"One kind of aquaporin is now thought to be responsible for absorbing the water in the lungs of a fetus into the body. A good amount of the water in our body moves through aquaporins and leaves the body as sweat, saliva, or urine. Of course, this is just the tip of the iceberg, and there are plenty of things we have yet to find out."
This brings us to Prof. Yasui’s exhaustive, in-depth research on water from a medical perspective.
His team went so far as to join forces with a corporation to make a microscope that could see water. It works by taking a microscopic look at the water as it passes through cells in the body. 3×109 water molecules flow through single aquaporin every second. And 300,000 aquaporins exist in every red blood cell. This indicates that it is vital for water to circulate dynamically throughout the body, but using this microscope Prof. Yasui is able to measure water at its natural speed as it moves through living organisms.
Moreover, recent technological innovations have exponentially shortened the times needed to process and calculate findings, which has allowed researchers to recreate models of the water’s movement using computer graphics.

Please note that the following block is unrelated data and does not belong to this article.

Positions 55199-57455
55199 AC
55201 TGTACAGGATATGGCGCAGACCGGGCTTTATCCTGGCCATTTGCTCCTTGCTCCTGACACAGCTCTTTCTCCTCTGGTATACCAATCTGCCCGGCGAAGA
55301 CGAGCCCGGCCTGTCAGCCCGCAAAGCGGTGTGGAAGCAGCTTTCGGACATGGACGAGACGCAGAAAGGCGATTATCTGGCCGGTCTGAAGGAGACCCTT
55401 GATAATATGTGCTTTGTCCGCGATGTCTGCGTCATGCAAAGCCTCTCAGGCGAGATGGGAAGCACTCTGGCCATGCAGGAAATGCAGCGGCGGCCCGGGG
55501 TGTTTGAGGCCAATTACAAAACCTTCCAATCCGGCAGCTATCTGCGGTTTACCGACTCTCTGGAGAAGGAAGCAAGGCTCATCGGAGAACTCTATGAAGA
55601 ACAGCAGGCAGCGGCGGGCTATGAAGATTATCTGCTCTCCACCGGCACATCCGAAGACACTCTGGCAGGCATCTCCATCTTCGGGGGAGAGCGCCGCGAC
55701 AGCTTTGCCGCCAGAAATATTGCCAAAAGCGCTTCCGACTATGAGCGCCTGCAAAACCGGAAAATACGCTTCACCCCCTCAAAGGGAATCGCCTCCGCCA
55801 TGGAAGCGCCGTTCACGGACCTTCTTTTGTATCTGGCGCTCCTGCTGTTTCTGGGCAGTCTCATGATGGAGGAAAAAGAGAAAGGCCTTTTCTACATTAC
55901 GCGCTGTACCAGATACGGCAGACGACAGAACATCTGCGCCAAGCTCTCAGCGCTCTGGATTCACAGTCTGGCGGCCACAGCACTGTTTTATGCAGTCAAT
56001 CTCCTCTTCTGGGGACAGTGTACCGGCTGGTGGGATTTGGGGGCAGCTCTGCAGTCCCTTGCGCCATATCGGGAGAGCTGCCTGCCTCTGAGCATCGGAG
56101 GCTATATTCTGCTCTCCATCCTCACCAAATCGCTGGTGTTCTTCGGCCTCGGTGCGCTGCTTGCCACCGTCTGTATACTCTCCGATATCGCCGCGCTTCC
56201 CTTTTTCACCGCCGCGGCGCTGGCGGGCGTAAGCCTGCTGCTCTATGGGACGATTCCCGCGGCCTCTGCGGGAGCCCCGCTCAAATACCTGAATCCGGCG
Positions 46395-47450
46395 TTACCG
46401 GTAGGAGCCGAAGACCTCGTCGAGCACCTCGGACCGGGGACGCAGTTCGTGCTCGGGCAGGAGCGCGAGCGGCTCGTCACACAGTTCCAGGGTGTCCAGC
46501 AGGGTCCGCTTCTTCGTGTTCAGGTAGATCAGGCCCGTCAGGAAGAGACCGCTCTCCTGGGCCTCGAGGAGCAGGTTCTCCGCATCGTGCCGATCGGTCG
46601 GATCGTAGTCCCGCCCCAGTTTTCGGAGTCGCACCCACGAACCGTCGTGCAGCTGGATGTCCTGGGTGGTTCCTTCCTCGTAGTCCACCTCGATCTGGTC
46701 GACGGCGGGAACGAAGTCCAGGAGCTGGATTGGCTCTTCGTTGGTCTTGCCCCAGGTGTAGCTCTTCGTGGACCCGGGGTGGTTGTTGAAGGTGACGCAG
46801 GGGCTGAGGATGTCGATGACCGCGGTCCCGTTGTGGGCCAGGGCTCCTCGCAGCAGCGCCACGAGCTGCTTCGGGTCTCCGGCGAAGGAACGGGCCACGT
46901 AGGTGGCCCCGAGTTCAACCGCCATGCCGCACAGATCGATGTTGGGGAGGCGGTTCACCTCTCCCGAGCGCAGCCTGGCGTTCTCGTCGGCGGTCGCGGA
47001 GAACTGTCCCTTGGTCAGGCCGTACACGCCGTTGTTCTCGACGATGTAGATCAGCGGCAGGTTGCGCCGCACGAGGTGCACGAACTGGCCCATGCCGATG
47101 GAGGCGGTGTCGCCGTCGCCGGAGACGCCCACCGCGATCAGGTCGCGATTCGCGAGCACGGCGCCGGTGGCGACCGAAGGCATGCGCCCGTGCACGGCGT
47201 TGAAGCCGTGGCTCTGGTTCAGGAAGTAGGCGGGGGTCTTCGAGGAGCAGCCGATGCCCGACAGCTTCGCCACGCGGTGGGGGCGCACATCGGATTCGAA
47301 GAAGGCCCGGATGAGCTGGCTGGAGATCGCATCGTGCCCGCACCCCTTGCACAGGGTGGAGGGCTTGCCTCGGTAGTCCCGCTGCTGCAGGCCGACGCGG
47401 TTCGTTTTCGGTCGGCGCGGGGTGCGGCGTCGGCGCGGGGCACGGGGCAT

“When I started my research ten years ago, it could take up to three months to calculate my findings. Now with supercomputers, it only takes three days. We can also now analyze phenomena that take more time. I think that using computer graphics to visually convey our message makes the information much more easily accessible for all types of people,” Prof. Yasui says.
We are finding out that even within the sciences, the life sciences and medicine are particularly complex. Few phenomena can be fully reduced to a single cause alone, and most things are the result of multiple interrelated causes. Prof. Yasui’s research philosophy is to figure out ways of understanding large systems in all of their complexity, he says.